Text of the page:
Court of Appeal to consider whether suspected torturers visiting UK can be given diplomatic immunity
Case could have ‘far-reaching implications for diplomatic relations’ - Tawanda Mutasah
The Court of Appeal is hearing an important case to determine whether members of special missions visiting the UK with the approval of the Foreign Office should be immune from criminal proceedings.
The case arises from an official visit to Britain in 2015 by an Egyptian general, Lt General Mahmoud Hegazy, who is suspected of torture and other ill-treatment following former president Mohamed Morsi’s removal from power by a military-led coalition in 2013.
The UK police can investigate and arrest visiting foreign torture suspects under the principle of universal jurisdiction, which enables states to prosecute suspects of the gravest international crimes - such as genocide, war crimes, or crimes against humanity - regardless of their nationality or where the crime was committed. This principle is embodied in section 134 of the Criminal Justice Act 1988.
The claimants in this case, which include members of Morsi’s Freedom and Justice Party, notified the Metropolitan Police of General Hegazy’s likely presence in the UK and requested his arrest on the allegations of torture. However, the Metropolitan Police said they’d been advised by the FCO and the Crown Prosecution Service that Hegazy had “special mission immunity” and therefore could not be arrested.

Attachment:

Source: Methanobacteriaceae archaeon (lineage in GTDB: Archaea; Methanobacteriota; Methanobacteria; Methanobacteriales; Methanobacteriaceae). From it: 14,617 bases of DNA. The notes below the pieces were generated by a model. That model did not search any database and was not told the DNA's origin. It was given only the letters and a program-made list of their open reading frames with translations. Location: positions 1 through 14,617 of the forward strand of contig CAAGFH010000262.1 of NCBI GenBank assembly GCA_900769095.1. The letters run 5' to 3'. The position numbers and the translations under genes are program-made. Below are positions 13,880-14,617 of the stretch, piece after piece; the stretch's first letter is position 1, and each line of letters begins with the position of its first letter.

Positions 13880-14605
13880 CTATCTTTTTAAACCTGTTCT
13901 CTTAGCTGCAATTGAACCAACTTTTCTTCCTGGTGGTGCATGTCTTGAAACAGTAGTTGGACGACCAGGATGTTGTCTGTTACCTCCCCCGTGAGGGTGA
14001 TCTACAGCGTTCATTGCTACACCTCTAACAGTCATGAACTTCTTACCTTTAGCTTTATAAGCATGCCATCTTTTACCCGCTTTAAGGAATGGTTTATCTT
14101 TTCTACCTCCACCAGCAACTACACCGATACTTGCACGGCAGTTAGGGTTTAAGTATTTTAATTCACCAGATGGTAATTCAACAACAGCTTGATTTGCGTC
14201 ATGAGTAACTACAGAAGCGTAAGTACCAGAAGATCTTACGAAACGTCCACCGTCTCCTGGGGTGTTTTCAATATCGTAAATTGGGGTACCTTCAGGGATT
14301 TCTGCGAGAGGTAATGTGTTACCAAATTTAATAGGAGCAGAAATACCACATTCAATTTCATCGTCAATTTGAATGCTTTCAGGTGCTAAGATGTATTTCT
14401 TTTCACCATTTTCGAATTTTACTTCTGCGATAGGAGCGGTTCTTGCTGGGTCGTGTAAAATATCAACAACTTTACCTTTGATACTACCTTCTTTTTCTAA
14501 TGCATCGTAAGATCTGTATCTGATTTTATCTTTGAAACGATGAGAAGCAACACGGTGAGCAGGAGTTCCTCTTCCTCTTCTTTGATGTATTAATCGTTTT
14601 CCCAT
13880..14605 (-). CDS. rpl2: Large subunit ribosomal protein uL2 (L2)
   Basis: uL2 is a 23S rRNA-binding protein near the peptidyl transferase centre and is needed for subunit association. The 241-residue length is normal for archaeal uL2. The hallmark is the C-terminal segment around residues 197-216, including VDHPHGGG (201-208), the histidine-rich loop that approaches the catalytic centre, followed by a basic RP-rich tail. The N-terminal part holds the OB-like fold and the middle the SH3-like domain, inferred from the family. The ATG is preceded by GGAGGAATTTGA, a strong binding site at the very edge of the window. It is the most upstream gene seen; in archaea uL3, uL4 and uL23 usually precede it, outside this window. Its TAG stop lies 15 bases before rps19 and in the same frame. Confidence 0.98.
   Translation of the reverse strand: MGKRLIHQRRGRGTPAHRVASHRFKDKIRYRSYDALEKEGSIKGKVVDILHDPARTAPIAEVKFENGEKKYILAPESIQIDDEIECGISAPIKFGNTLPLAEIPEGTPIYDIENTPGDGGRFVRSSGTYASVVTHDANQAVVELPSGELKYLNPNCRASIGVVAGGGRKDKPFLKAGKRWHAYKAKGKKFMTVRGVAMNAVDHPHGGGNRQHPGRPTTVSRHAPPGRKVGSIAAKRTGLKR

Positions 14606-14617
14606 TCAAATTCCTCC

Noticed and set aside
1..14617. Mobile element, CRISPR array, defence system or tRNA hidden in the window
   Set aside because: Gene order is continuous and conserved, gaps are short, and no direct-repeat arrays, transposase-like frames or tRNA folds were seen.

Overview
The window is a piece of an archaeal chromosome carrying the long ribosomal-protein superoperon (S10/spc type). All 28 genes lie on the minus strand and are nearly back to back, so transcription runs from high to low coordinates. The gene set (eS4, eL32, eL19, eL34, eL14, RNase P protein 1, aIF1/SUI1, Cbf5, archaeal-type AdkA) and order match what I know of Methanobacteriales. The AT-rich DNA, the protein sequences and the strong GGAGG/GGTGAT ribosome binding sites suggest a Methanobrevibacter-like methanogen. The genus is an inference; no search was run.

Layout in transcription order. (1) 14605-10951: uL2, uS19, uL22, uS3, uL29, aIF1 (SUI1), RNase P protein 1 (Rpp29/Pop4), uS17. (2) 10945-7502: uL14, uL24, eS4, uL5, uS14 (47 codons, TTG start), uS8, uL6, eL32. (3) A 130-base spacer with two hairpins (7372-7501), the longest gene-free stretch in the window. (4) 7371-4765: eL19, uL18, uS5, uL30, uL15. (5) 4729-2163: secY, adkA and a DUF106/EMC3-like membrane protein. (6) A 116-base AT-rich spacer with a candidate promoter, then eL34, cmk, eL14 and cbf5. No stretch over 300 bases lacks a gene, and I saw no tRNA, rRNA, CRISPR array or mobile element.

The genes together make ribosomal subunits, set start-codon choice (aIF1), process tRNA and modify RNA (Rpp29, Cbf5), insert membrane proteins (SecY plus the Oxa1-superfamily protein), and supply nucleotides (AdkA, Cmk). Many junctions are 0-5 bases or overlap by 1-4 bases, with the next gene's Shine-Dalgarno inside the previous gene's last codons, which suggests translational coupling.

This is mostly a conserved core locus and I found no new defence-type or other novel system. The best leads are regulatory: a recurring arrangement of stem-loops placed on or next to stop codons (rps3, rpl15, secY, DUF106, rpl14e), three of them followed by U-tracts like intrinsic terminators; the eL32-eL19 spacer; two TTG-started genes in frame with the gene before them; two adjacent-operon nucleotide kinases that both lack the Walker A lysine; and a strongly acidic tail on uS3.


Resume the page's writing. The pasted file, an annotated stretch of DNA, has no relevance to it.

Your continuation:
On 5 August 2016, the Divisional Court found in this case that customary international law requires states to secure, for the duration of a “special mission” visit, personal inviolability and immunity from criminal jurisdiction for the members of the special mission. The court also found that this rule of customary international law is given effect by English common law. The claimants have appealed that decision to the Court of Appeal, which is now hearing the case (21-22 March).
Amnesty International and REDRESS have intervened in the proceedings, arguing that there is no such rule of customary international law and even if there were it shouldn’t be considered part of domestic law - not least because it clashes with the UK’s obligations under the UN Convention Against Torture.
Tawanda Mutasah, Amnesty International’s Senior Director, said:
“This is a landmark case for the UK legal system. Its outcome could have far-reaching implications for diplomatic relations and special missions visiting the UK at the invitation of Government, particularly where those individuals are suspected of serious human rights violations such as torture.”
Rupert Skilbeck, Director of REDRESS, said:
“The UK Government cannot be allowed to use special mission immunity as an excuse for avoiding its fundamental international and domestic legal obligation to prosecute those responsible for torture.”
Submission from REDRESS and Amnesty
REDRESS and Amnesty made written submissions on the law, but did not take a position on the facts of this particular case. The organisations were represented pro bono by Shaheed Fatima QC, Rachel Barnes, and Hickman and Rose Solicitors.